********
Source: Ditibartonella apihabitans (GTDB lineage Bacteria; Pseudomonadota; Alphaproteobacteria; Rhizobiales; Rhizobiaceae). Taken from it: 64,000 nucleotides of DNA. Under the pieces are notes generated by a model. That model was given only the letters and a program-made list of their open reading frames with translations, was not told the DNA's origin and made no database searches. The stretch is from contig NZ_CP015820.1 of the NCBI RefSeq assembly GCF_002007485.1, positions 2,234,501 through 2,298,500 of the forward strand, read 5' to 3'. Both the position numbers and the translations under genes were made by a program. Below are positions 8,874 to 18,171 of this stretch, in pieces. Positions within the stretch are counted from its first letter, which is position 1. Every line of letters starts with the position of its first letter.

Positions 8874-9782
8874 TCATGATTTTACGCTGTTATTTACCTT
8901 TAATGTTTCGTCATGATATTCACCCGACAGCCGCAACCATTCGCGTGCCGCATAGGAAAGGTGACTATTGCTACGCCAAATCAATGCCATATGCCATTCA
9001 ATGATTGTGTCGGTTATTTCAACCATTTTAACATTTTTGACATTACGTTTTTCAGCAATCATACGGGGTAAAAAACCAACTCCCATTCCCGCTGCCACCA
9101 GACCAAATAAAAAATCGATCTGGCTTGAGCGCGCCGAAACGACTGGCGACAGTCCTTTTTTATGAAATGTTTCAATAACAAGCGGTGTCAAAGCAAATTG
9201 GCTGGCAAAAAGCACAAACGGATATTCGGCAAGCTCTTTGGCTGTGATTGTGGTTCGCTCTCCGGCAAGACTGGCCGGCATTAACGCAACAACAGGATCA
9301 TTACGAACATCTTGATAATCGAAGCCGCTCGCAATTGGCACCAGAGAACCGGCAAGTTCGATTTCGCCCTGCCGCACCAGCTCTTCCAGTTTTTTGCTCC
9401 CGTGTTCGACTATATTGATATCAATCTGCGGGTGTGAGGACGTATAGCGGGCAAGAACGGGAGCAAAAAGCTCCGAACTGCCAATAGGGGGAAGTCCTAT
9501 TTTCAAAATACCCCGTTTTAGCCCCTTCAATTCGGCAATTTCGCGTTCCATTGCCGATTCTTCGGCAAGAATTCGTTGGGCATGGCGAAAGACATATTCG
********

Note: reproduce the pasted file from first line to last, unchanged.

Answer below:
Source: Ditibartonella apihabitans (GTDB lineage Bacteria; Pseudomonadota; Alphaproteobacteria; Rhizobiales; Rhizobiaceae). Taken from it: 64,000 nucleotides of DNA. Under the pieces are notes generated by a model. That model was given only the letters and a program-made list of their open reading frames with translations, was not told the DNA's origin and made no database searches. The stretch is from contig NZ_CP015820.1 of the NCBI RefSeq assembly GCF_002007485.1, positions 2,234,501 through 2,298,500 of the forward strand, read 5' to 3'. Both the position numbers and the translations under genes were made by a program. Below are positions 8,874 to 18,171 of this stretch, in pieces. Positions within the stretch are counted from its first letter, which is position 1. Every line of letters starts with the position of its first letter.

Positions 8874-9782
8874 TCATGATTTTACGCTGTTATTTACCTT
8901 TAATGTTTCGTCATGATATTCACCCGACAGCCGCAACCATTCGCGTGCCGCATAGGAAAGGTGACTATTGCTACGCCAAATCAATGCCATATGCCATTCA
9001 ATGATTGTGTCGGTTATTTCAACCATTTTAACATTTTTGACATTACGTTTTTCAGCAATCATACGGGGTAAAAAACCAACTCCCATTCCCGCTGCCACCA
9101 GACCAAATAAAAAATCGATCTGGCTTGAGCGCGCCGAAACGACTGGCGACAGTCCTTTTTTATGAAATGTTTCAATAACAAGCGGTGTCAAAGCAAATTG
9201 GCTGGCAAAAAGCACAAACGGATATTCGGCAAGCTCTTTGGCTGTGATTGTGGTTCGCTCTCCGGCAAGACTGGCCGGCATTAACGCAACAACAGGATCA
9301 TTACGAACATCTTGATAATCGAAGCCGCTCGCAATTGGCACCAGAGAACCGGCAAGTTCGATTTCGCCCTGCCGCACCAGCTCTTCCAGTTTTTTGCTCC
9401 CGTGTTCGACTATATTGATATCAATCTGCGGGTGTGAGGACGTATAGCGGGCAAGAACGGGAGCAAAAAGCTCCGAACTGCCAATAGGGGGAAGTCCTAT
9501 TTTCAAAATACCCCGTTTTAGCCCCTTCAATTCGGCAATTTCGCGTTCCATTGCCGATTCTTCGGCAAGAATTCGTTGGGCATGGCGAAAGACATATTCG